Lucian’s voice was cold and hard as steel. “How many soldiers, exactly?”
Marani dropped her head for she just could not look him in the eye and said, “I’m not sure Master, they were a long way away.”
“Damn you woman, how many? Ten, a hundred, a thousand?”
She shrank further into herself at his voice and just shook her head.
“Lucian, back off,” I said, and he growled but did as he was told, nonetheless; a fact that did not escape Marani and she cast me a quizzical glance.
I put my hand on her arm and said calmly, “Tell me exactly what you saw.”
With a small sideways glance at Lucian she took a deep breath and then answered me directly. “I was going up the hill to the house when I turned around for no good reason and I saw this cloud in the distance. Made me feel ill at ease it did, and so I stopped and looked some more, and then I saw them, horses all in rows, and blue robes, too. Young one they will be here very soon, they were moving very fast!”
I nodded and thought of a way to get the prerequisite information from her somehow. “Were there more there than people in the village?” I asked, and she shook her head rapidly. “No, not that many. Perhaps as many as –“ her face brightened as she found a comparison – “you would have at the elder’s meeting, perhaps a few more than that.”
Behind us, Lucian said, “A single headman’s group, then. They can’t be thinking much of me if that’s all they’re sending.”
Marani ducked at the sound of his voice and then, to me she said urgently and in a low tone, “You must be going, right away, they’ll be here soon.”
I glanced at Lucian and we both shook our heads at the same time.
“We can’t leave here yet,” I said. “We haven’t figured out how to stop them from burning us outside the circle.”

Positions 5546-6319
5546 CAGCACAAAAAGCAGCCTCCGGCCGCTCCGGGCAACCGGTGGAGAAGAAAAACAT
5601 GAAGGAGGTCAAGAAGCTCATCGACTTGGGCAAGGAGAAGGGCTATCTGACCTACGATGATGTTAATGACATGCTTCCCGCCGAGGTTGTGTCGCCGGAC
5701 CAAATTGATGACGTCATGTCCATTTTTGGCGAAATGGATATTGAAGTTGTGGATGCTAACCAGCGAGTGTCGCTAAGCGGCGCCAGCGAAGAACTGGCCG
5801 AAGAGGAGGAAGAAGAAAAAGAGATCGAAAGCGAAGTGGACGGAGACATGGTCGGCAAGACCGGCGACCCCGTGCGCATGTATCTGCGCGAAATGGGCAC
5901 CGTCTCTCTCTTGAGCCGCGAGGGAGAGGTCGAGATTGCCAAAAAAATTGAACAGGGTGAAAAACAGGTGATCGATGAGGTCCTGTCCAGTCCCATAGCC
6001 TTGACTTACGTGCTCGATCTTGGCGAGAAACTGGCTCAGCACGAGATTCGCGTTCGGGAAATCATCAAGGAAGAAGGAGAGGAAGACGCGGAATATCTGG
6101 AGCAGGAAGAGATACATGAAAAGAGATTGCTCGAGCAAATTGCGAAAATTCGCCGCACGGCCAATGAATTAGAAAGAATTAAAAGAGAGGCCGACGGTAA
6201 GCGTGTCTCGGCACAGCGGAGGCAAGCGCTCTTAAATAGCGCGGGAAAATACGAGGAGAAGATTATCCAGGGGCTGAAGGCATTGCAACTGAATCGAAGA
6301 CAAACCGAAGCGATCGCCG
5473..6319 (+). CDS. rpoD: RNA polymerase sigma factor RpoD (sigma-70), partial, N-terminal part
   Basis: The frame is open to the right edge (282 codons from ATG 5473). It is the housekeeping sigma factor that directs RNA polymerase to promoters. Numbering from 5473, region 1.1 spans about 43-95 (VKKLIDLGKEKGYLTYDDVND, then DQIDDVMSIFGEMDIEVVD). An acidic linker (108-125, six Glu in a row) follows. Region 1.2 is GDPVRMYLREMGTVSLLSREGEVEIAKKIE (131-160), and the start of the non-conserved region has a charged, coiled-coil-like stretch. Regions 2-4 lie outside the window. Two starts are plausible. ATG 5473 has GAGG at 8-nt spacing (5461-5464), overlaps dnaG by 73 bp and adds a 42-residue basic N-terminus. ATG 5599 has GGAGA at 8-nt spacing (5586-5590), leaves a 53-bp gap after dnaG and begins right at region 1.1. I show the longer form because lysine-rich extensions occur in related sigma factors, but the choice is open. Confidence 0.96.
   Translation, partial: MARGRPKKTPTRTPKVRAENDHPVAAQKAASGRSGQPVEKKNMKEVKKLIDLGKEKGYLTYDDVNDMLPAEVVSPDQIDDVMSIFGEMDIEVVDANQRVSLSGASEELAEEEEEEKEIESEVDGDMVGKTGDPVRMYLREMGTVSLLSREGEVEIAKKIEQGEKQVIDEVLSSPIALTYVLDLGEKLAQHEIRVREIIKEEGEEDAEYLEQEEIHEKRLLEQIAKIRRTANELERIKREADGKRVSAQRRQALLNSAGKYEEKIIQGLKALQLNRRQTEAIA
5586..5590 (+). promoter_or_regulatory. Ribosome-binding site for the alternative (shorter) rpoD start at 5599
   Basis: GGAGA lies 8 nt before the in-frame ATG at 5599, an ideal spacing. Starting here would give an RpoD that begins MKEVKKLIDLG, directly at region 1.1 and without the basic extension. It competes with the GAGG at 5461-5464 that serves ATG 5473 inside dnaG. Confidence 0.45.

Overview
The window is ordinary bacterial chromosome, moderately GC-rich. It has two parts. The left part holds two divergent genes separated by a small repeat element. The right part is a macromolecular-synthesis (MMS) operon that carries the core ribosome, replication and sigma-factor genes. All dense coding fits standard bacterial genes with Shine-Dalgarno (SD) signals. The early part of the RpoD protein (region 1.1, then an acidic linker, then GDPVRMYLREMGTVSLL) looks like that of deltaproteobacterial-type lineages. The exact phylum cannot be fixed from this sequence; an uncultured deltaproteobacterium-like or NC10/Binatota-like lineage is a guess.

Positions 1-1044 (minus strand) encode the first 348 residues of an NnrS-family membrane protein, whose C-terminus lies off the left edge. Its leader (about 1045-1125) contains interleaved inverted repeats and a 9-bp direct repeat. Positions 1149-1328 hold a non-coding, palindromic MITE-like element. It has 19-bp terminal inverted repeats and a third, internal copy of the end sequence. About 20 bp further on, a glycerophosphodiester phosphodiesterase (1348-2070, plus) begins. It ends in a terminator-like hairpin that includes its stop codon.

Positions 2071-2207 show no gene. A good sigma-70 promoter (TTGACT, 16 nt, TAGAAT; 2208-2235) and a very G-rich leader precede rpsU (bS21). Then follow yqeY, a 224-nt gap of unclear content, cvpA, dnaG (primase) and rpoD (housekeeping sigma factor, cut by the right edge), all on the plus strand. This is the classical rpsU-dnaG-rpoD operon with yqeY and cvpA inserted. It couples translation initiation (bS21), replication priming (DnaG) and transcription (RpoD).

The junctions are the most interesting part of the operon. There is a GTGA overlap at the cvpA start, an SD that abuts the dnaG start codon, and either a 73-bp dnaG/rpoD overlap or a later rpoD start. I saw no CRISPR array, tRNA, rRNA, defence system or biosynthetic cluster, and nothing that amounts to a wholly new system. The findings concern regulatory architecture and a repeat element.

Lucian growled again and scanned the horizon with his eyes, a sharp fold between his brows. He must be even more frustrated than I was at his inability to see beyond, having lived with it so much longer than I could even imagine.
“Send her away,” he snapped at me. “she’s no good to us and might as well save her scaly hide.”
I dipped my head to hide a small smile. He was concerned for Marani’s well being. This was actually better than I had imagined. The Lord Of Darkness was slipping up again. There was hope for all of us.
I looked up at Marani on the sweating pony’s driver’s seat and put my hand across her gnarled and wrinkled one.
“You must leave now,” I said. “You have done everything you could be expected to do, and more besides. Whatever the outcome here, I am most grateful to you, and I thank you. And so does he, if only he hasn’t the good manners to say it in that way,” I added, indicating Lucian who looked like an emperor in the red tapestry flashing gold and exotic colours, wrapped around him like a cloak, with a nod of my head.
The old woman looked down at me sadly.
“You sure you can’t come away with me now, young one, leave him behind and I can hide you in my house, it isn’t much but …”
I shook my head firmly at her and squeezed her hand with mine.